To achieve the Sustainable Development Goal for education, a scaling up from $1.2 trillion to nearly $3 trillion annually by 2030 will be required.  The international community must be willing to help address national funding shortfalls.  Even with countries’ optimal efforts to improve their tax bases, increase spending on education and improve value for money, a funding gap for education will persist, rising to almost $40 billion by 2020 and $90 billion by 2030.

Transformation also means recognizing that education should not be seen as a stand-alone goal.  It plays a key role across all the other Sustainable Development Goals.  It increases the productivity of individuals and strengthens the potential for economic growth.  It helps to eradicate poverty and hunger.  It contributes to improved health.  It promotes gender equality.  More broadly, it can instil the values and mindsets that enable people to be agents for sustainable development.  And it promotes peace, the rule of law and respect for human rights.

Education is therefore a powerful catalyst, but this can only happen if it is equitable.  This means making special efforts to ensure that all children, young people and adults, regardless of family income, gender, ethnicity, where they live or whether they are disabled, can benefit.  But, for education to be transformative, education itself must be transformed.

First, we must embrace a broad view of education as a collective social endeavour.  This is particularly true at a time when education systems are focusing on measurable learning outcomes, with stronger emphasis on individual performance, market-driven aspirations and competition.  This narrows our ambitious vision of the purpose of education and our efforts to strengthen social responses to sustainability.  As United Nations Educational, Scientific and Cultural Organization (UNESCO) has stressed, “sustaining and enhancing the dignity, capacity and welfare of the human person in relation to others, and to nature, should be the fundamental purpose of education in the twenty-first century.”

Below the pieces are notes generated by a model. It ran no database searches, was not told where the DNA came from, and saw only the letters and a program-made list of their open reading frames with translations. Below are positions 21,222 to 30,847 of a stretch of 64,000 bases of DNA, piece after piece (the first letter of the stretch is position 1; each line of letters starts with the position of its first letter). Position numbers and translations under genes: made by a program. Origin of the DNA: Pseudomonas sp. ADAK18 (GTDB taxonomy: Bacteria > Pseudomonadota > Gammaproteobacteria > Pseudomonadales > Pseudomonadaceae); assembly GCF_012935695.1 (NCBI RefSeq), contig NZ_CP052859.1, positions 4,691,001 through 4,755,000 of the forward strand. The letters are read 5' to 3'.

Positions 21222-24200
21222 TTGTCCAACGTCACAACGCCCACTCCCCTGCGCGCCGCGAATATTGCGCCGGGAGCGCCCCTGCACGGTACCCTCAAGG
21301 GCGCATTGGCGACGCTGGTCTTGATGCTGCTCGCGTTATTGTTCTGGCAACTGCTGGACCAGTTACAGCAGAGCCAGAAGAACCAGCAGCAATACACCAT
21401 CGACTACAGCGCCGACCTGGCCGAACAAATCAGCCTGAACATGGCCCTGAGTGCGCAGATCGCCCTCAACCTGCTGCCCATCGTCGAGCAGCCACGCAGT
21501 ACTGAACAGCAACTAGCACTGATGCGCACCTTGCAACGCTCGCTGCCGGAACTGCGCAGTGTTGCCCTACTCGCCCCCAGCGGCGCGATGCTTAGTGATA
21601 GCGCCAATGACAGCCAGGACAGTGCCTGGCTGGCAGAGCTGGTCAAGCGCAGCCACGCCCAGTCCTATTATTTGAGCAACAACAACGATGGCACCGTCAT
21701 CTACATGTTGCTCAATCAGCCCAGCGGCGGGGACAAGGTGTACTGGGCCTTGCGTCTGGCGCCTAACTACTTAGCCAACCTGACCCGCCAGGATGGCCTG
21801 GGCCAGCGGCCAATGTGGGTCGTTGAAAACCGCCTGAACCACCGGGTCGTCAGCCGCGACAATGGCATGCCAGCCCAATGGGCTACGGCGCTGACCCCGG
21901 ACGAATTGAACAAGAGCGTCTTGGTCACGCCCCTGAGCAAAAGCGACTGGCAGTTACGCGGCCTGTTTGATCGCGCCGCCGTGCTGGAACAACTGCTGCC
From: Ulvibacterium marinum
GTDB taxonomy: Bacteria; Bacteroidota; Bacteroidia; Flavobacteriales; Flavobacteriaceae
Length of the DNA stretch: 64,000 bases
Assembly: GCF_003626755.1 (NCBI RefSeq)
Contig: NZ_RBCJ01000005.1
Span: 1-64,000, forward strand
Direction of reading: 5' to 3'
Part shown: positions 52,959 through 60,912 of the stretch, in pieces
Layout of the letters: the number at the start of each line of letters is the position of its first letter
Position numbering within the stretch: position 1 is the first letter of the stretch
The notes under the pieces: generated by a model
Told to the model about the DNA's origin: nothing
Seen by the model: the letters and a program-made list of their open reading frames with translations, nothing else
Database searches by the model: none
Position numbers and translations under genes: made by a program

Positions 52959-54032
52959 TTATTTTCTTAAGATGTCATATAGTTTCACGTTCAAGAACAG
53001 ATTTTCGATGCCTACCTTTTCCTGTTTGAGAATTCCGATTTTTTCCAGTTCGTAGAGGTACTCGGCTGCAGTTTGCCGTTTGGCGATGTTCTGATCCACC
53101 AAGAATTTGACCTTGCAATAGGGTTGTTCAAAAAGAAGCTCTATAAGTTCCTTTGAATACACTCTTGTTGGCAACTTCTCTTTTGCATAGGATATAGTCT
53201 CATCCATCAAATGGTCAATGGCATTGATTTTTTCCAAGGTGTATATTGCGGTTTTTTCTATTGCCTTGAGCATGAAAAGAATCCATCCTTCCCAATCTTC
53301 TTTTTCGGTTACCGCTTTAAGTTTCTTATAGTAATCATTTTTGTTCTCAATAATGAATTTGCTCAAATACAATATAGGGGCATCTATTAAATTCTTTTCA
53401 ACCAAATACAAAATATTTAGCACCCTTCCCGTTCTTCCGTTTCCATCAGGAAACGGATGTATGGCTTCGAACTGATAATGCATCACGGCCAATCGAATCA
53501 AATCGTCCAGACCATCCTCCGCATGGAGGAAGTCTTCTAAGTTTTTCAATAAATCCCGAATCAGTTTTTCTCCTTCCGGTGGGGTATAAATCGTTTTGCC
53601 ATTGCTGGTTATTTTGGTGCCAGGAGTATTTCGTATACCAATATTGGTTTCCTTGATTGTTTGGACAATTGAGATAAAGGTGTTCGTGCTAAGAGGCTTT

Second, we must strengthen our support for education as a public good and a human right.  This is particularly true with the rise of private provision.  Transformative education can only be achieved when we all shoulder our shared responsibility.  This requires mutual transparent public accountability in our efforts to ensure the right to education and the empowerment of all individuals and communities.

Third, we must focus greater efforts on educating our girl children who still face too many obstacles, including distance to schools, adequate sanitation facilities, harassment and the burden of care.  We know that educating a girl has important consequences for global poverty reduction.  Each additional year of schooling can raise a girl’s future earning power by up to 20 per cent, decreases the likelihood of early marriage and death in child birth, decreases the gender pay gap and has knock-on impacts on the next generation.  An educated woman is more likely to send her own children to school, thus helping to stop the cycle that keeps so many families in poverty from one generation to the next.

The spirit of transformation must also extend to the realm of partnerships.  Global cooperation will be crucial for promoting innovation, mobilizing resources and disseminating educational technology and best practices.  Local authorities should also be empowered to contribute.  Their unique knowledge of their communities, and the respect with which many are held, are critical ingredients in enabling relevant education to take root.

Civil society also has a critical role to play.  This, too, is recognized in the Education 2030 Framework, which underscores that “Civil society organizations need to be engaged and involved at all stages, from planning through to monitoring and evaluation, with their participation institutionalized and guaranteed.”  In particular, civil society can help strengthen accountability and give voice to those who face discrimination and other traditionally excluded groups.

The right to quality education and to learning throughout life require ambitious strategic approaches and policy measures to make our education systems more equitable and inclusive.  Your deliberations here are therefore especially timely as we prepare for the High-level Political Forum Review next year on “Empowering people and ensuring inclusiveness and equality”, a review that will examine progress on education as part of our collective commitments for a fairer and more just world for all.

For information media. Not an official record.